Claim 1) A composition formulated for intramuscular injection in a form for single injection which contains 250 mg/ml testosterone undecanoate in a vehicle containing a mixture of castor oil and benzyl benzoate wherein the vehicle contains castor oil in a concentration of 40 to 42% vol. Continue reading

30May 2018

Silvia Salvadori - Patent Ineligibility Facts May Preclude Ineligibility, as Decided by USPTOIn February 2018, the Federal Circuit decided the case Berkheimer v. HP Inc., in which it held that evaluating patent eligibility may involve issues of facts that may preclude ineligibility.

On April 19, 2018, the United States Patent and Trademark Office (USPTO) issued a memorandum stating that elements of a patent cannot be found to be well-understood, routine, and conventional “unless the examiner finds, and expressly supports a rejection in writing” in one of the four pieces of information. Continue reading

28Nov 2017

Silvia Salvadori - Patent Examiner Withdraws Rejection Due to Impermissible Hindsight {4:18 minutes to read} In a recent decision, Merck Sharp & Dohme B.V., v. Warner Chilcott Co. LLC, the Federal Circuit reversed the district court’s obviousness ruling based on impermissible hindsight.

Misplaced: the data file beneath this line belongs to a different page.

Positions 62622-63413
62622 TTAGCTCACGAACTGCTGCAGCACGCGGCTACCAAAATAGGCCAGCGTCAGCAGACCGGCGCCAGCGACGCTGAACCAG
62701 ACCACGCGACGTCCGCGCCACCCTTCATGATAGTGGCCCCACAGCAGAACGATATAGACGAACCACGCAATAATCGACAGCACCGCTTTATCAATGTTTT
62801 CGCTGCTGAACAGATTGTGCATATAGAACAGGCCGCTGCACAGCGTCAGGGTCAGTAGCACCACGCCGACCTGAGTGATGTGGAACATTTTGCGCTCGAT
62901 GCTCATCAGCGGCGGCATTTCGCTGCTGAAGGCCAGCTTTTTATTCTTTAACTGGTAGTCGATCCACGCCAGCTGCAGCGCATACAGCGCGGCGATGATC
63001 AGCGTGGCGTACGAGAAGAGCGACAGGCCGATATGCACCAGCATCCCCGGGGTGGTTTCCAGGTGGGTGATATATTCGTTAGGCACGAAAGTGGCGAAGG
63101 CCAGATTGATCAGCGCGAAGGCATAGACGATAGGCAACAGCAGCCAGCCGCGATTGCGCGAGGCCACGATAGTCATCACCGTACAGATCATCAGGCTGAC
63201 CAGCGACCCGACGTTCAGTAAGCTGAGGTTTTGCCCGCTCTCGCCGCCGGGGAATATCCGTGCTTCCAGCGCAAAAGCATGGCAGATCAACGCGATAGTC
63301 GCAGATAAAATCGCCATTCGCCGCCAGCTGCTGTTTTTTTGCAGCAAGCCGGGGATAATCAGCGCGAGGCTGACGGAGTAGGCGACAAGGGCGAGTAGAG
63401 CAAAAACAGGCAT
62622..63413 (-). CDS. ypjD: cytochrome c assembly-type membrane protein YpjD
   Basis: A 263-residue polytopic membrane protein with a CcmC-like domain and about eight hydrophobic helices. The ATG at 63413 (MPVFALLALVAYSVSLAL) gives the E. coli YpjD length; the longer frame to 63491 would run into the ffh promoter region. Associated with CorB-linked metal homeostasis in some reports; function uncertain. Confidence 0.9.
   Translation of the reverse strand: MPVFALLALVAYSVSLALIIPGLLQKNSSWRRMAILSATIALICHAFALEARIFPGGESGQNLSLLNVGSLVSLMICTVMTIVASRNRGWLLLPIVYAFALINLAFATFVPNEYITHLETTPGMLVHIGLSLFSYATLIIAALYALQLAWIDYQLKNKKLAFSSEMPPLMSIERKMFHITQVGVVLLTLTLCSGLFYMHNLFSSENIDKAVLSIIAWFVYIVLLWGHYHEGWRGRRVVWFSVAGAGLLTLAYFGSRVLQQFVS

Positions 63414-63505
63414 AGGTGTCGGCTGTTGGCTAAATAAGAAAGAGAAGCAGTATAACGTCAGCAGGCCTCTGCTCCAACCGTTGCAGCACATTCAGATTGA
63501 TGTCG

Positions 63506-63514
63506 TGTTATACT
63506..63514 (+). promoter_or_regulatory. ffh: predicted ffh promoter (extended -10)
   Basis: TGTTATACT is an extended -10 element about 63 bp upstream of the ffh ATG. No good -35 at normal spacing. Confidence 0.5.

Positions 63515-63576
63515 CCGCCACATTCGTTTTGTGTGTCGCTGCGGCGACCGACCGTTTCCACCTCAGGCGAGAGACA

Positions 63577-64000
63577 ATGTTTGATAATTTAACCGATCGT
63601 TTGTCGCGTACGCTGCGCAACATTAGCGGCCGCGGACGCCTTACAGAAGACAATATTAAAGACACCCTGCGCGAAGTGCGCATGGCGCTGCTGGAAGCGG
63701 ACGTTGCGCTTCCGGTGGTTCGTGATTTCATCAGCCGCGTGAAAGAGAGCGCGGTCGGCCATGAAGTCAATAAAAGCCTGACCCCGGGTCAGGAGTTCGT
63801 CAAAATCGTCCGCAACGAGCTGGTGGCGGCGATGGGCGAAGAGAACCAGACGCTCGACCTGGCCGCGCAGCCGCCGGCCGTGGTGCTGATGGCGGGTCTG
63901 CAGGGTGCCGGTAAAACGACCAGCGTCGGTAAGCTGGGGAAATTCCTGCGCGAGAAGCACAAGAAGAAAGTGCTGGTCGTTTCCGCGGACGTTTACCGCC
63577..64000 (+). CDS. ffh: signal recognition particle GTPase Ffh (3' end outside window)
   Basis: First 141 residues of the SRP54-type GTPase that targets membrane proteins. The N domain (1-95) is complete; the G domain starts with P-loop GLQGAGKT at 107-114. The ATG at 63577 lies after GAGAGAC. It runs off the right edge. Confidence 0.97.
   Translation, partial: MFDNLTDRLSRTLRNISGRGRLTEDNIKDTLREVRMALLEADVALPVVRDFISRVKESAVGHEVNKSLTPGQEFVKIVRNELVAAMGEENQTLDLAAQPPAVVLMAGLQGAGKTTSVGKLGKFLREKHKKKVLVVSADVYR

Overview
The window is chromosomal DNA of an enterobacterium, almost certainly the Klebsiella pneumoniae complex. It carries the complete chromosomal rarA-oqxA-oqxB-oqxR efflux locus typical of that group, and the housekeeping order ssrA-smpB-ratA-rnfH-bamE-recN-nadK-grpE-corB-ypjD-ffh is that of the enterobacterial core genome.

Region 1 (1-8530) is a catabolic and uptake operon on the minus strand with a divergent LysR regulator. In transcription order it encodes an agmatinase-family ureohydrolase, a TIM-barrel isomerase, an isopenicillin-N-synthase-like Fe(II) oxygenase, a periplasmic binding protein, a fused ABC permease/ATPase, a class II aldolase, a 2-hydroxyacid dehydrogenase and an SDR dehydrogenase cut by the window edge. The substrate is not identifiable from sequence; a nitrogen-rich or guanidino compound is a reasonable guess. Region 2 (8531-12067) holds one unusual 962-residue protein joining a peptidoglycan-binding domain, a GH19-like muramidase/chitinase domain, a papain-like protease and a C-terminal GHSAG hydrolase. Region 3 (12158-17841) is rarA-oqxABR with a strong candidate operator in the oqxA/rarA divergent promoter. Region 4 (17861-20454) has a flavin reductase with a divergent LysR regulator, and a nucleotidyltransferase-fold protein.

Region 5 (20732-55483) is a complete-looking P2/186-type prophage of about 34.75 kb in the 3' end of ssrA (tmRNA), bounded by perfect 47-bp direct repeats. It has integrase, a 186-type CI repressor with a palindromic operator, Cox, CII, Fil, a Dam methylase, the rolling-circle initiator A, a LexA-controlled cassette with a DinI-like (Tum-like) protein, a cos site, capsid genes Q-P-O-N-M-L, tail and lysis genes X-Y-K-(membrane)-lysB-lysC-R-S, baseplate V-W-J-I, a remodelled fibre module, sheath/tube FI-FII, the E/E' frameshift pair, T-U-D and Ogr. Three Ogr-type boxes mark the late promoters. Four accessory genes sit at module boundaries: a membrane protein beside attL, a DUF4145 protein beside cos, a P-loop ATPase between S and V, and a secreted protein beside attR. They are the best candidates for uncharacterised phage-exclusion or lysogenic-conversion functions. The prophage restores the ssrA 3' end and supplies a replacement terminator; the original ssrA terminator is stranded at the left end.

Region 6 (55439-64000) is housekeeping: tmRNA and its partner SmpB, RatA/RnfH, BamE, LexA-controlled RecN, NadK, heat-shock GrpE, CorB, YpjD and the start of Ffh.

Unfortunately, this decision is non-precedential.

The Patent at Issue

The patent at issue was Merck’s U.S. Patent No. 5,989,581, which is listed in the Orange Book for its NuvaRing® (etonogestrel/ethinyl estradiol vaginal ring) contraceptive product. Dependent claims 4 and 11 were at issue. Dependent claim 4 is representative.

Dependent claim 4 states: A drug delivery system wherein the amount of progestogenic compound dissolved in the thermoplastic core material is 2 to 5 times the amount necessary for obtaining saturation concentration.

The claims of the patent were directed as “a drug delivery system comprising of at least one compartment which comprises….”

Warner Chilcott Co. asserted invalidity of the claims in view of a reference which disclosed a two-compartment vaginal ring and that criticizes one-compartment vaginal rings.

Nevertheless, the district court found the Merck claims to be obvious.

The Federal Court reversed citing KSR:

A patent composed of several elements is not proved obvious merely by demonstrating that each of its elements was, independently, known in the prior art.” KSR Int’l Co. v. Teleflex Inc., 550 U.S. 398, 418 (2007).

Even if all elements of the claim were known, we still must resolve whether a person of ordinary skill in the art would have found it obvious to combine these elements or modify them in a way that meets the claim.

In making this inquiry, we have cautioned that “the inventor’s own path itself never leads to a conclusion of obviousness; that is hindsight.” Otsuka Pharm. Co. v. Sandoz, Inc., 678 F.3d 1280, 1296 (Fed. Cir. 2012).